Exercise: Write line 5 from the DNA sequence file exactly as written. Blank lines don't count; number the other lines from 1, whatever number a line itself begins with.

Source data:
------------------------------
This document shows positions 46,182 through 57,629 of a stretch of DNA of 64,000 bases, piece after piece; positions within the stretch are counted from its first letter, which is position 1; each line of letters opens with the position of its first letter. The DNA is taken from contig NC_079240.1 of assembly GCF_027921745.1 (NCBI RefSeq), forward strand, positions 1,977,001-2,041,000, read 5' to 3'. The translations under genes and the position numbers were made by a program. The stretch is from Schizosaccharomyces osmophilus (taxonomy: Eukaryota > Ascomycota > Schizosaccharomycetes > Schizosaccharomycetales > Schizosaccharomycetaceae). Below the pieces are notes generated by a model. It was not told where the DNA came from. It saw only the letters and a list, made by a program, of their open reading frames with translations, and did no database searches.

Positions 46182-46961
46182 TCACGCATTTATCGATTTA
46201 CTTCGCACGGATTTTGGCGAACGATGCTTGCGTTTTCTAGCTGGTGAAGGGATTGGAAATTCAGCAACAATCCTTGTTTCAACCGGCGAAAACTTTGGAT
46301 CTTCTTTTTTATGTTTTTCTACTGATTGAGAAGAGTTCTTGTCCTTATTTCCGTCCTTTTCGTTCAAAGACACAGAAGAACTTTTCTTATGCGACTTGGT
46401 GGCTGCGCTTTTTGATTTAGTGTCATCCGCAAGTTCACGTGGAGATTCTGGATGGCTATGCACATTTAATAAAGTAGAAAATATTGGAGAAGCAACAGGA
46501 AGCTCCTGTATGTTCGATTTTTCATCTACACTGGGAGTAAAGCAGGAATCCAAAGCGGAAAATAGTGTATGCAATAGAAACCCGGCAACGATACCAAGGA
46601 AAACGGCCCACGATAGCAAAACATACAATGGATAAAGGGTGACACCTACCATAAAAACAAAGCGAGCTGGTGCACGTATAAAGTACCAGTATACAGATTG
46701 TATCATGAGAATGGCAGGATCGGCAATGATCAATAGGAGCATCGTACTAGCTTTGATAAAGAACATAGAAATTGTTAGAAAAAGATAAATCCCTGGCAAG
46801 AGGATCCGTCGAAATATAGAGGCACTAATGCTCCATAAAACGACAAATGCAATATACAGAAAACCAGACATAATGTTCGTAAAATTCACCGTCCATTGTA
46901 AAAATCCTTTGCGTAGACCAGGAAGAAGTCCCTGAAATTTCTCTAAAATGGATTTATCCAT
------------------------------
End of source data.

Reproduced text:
46301 CTTCTTTTTTATGTTTTTCTACTGATTGAGAAGAGTTCTTGTCCTTATTTCCGTCCTTTTCGTTCAAAGACACAGAAGAACTTTTCTTATGCGACTTGGT